P.G. officials consider residential parking permits

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Local,Maryland,Transportation,Ben Giles
Prince George's County neighborhoods could set up their own parking zones, protecting valuable street parking space exclusively for their residents.

A series of three bills sponsored by Councilman Will Campos, D-Hyattsville, would raise fines for parking violations and give violators less time to move their unauthorized vehicles before they're towed. The bills are designed to discourage illegal parking in residential areas of the county,

Campos said.

Some Prince George's municipalities already have their own permit zones, and the Department of Public Works and Transportation restricts some parking near FedEx Field and Metro stations, but the county has no residential permit program. Permit zones are prominent in Arlington County, Montgomery County and the District.

Cracking down on illegal parkers
Parking violationOld fineNew fine
Unregistered vehicle$50$60
Fake handicapped permit$200$250
Expired parking meter$15$25

The permits give residents the benefit of a guaranteed parking space, something residents in Prince George's neighborhoods such as Lewisdale and Chillum lack, Washington said.

"Our main focus is to provide a system that's more community-oriented for our residents," he said. "Right now the current system doesn't work because of the overflow parking and other issues."

Campos' office receives frequent complaints from residents who can't find street parking in front of their homes because spaces are occupied by unregistered cars and commercial vehicles. In some neighborhoods, overcrowded homes and apartment complexes have caused parking headaches on surrounding streets, and commercial vehicles often skirt existing laws preventing them from parking on front of people's homes, Campos said.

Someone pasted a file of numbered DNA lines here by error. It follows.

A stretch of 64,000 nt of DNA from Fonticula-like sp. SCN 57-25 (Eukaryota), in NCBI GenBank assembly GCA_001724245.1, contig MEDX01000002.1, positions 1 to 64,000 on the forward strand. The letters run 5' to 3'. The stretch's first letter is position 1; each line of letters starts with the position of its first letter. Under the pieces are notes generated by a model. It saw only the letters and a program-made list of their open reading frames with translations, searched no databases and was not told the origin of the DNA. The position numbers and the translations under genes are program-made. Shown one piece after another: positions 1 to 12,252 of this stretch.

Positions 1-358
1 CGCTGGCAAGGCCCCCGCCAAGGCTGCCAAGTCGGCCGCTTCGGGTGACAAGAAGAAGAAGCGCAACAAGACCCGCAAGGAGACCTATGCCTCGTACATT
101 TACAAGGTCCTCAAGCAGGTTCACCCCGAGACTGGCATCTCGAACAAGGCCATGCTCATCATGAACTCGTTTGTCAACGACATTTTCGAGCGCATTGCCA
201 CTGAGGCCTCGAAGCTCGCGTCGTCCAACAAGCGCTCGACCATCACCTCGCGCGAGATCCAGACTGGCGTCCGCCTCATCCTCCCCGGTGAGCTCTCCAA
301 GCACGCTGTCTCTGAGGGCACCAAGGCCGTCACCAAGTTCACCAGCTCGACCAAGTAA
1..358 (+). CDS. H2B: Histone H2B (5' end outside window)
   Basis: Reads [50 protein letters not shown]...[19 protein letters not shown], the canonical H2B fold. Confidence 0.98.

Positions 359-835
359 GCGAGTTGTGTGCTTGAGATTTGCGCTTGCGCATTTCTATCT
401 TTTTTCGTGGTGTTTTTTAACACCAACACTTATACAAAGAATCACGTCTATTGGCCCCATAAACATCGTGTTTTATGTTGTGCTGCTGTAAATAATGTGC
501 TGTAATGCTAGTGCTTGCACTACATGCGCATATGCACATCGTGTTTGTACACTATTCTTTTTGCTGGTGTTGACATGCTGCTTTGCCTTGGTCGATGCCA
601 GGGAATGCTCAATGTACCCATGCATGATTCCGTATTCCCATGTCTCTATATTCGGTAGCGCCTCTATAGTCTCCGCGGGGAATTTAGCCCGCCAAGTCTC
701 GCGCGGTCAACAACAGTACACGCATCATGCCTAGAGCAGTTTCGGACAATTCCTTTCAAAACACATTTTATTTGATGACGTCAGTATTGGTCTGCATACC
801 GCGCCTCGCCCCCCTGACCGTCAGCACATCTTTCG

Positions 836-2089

Civic groups such as the Lewisdale Citizens Association, led by President LaVerne Williams, say the rules need a change and must be enforced to keep the streets clear for the residents who actually live there.

"There's nothing worse than to have one of those trucks firing up and waking you up at five o'clock in the morning," she said. "It's making our neighborhood look bad. Who wants those trucks parked all over their street?"

In Campos' district, zones may be primarily used in older, more established neighborhoods, but the petition requirements are designed to ensure each parking zone is tailored to the neighborhood's desires.

A petition to create a residential permit zone would require signatures from 60 percent of a neighborhood's residents. A public hearing would be held before the zone is established.

Parking restrictions would vary depending on the neighborhood.

bgiles@washingtonexaminer.com

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